Tax Rules Are Causing More Americans to Cut Ties With the United States
According to CNBC, many Americans have begun to renounce their United States citizenship in recent months and years. One of the big reasons why so many people are giving up their citizenship and cutting ties with the United States is because of complex new tax rules. Strict rules for retirement savings and for other types of financial accounts have made it difficult or impossible for many to comply with requirements and have imposed unnecessary costs and complexities.
The Americans who are taking this action are largely people who spend most of their time living abroad, but who are still subject to burdensome U.S. tax laws because tax rules are based on citizenship and not residency. Many experts have urged the United States government to change the rules so it imposes taxes not based on whether someone is a citizen or not, but instead based on where that person lives.
A Washington DC international tax attorney can provide help to U.S. citizens in understanding their tax obligations and in making certain they are in full compliance with even complicated tax rules to avoid legal problems.
Americans are Giving Up U.S. Citizenship Because of Tax Rules
According to CNBC, the United States is one of a small minority of countries that taxes based on citizenship rather than residency. And, in recent years, the United States government has made its tax rules much stricter in an effort to crack down on hidden offshore accounts – but this has had the effect of making life very difficult for Americans who live abroad.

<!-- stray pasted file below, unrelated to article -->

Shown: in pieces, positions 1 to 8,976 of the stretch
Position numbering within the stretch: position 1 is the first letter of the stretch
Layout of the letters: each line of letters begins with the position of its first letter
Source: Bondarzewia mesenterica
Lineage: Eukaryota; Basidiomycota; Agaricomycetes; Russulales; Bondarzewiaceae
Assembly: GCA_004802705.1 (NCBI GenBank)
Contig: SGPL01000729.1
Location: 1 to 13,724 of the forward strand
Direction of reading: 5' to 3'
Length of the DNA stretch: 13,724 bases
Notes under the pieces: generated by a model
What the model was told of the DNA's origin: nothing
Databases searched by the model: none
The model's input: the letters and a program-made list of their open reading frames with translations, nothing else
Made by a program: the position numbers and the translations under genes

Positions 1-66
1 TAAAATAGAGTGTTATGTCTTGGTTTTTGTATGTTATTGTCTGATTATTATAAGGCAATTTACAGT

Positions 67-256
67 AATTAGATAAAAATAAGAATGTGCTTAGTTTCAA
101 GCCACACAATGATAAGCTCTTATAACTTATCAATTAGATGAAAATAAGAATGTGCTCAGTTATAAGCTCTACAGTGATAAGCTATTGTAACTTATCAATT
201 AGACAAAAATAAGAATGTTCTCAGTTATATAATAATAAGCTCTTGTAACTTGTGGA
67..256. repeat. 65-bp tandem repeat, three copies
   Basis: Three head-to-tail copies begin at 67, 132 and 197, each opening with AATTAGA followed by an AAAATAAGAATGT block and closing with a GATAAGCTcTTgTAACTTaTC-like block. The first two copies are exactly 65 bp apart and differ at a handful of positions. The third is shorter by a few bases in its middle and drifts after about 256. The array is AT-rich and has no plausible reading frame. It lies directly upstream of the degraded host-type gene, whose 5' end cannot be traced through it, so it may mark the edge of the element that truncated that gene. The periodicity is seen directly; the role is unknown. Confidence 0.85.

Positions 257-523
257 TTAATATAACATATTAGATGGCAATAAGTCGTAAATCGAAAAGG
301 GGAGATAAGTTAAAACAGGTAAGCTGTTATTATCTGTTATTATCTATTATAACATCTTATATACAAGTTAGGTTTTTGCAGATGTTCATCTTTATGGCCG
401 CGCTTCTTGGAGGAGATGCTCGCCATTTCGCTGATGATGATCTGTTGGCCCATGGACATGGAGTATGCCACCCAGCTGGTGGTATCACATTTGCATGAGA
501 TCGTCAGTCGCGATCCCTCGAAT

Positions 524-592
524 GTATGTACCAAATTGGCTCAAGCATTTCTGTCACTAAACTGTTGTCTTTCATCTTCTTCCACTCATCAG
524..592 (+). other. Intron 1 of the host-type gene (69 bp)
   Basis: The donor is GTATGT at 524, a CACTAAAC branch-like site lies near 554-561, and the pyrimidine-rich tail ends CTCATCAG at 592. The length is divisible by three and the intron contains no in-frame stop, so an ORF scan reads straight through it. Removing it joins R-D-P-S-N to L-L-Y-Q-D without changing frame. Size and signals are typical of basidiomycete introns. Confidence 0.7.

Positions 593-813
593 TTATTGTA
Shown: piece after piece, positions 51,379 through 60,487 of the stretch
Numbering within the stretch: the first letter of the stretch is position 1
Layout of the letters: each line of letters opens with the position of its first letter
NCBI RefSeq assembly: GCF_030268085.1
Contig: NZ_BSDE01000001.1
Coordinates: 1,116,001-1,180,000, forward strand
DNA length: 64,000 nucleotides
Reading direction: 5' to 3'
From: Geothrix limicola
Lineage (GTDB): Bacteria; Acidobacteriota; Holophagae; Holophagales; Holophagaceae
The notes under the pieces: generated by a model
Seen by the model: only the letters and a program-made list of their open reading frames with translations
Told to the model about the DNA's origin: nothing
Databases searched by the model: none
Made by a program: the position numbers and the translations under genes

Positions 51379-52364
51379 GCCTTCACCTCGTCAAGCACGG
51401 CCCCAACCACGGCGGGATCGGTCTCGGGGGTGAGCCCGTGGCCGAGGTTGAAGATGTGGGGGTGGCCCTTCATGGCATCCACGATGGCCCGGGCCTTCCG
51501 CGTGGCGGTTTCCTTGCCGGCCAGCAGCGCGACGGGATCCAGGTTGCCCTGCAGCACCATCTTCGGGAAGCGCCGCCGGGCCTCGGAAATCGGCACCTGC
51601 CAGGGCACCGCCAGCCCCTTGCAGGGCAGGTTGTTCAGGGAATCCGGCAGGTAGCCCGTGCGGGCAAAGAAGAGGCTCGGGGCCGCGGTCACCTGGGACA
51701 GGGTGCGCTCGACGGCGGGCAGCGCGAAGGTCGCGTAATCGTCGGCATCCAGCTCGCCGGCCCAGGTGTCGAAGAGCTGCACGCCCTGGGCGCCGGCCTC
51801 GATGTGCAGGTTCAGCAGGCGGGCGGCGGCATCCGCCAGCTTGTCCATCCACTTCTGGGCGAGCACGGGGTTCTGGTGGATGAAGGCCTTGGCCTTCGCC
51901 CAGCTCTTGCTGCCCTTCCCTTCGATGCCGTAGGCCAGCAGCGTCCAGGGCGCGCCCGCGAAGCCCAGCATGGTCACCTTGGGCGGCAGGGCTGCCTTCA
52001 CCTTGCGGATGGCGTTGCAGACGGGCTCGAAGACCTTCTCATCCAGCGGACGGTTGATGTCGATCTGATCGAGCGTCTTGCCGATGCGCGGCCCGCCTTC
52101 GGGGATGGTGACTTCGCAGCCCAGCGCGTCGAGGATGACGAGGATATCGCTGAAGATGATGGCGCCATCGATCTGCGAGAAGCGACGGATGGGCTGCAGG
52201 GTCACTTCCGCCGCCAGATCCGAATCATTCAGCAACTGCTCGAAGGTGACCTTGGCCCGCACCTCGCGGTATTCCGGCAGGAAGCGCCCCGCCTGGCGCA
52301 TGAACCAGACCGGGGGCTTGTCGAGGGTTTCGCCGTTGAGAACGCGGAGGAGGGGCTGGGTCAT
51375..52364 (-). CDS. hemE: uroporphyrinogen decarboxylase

One of the problems is that financial institutions often deny people bank accounts if those individuals are U.S. citizens as a result of the fact that allowing an American to have an account can trigger complex reporting requirements for the bank. Banks that do not want to have to file paperwork on U.S. affiliated accountholders may simply decide not to allow Americans to have accounts at their financial institution at all.
Americans are also required to file annual Reports of Foreign Bank and Financial Accounts in many situations when they have funds offshore – and this can affect Americans who live in foreign countries and simply have bank accounts in the location where they live. One American citizen living abroad, for example, told CNBC that he spent tens of thousands of dollars to get caught up on filing tax forms even though he hardly owed anything in taxes. The costs came from paperwork expenses and accounting fees.
And, some Americans living abroad find it difficult to find people who will become involved in business ventures with them because any companies they create could be considered American companies and trigger tax liability. CNBC explained this also happened to the same American citizen living abroad.
Because of all of the laws that impact the ability of U.S. citizens living in foreign countries, Americans are steadily renouncing citizenship. In the first quarter of 2018 alone, an estimated 1,099 Americans gave up their U.S. citizenship status. And, in both 2016 and 2017, more than 5,000 people over the course of the year gave up citizenship.
Giving up citizenship is a big deal, but so too are the penalties for not filing FBARs and other related tax paperwork. Kevin Thorn, a Washington DC international tax attorney, can provide help to taxpayers who are concerned about their obligations to the IRS. Contact our office online or by calling 202-349-4033 today.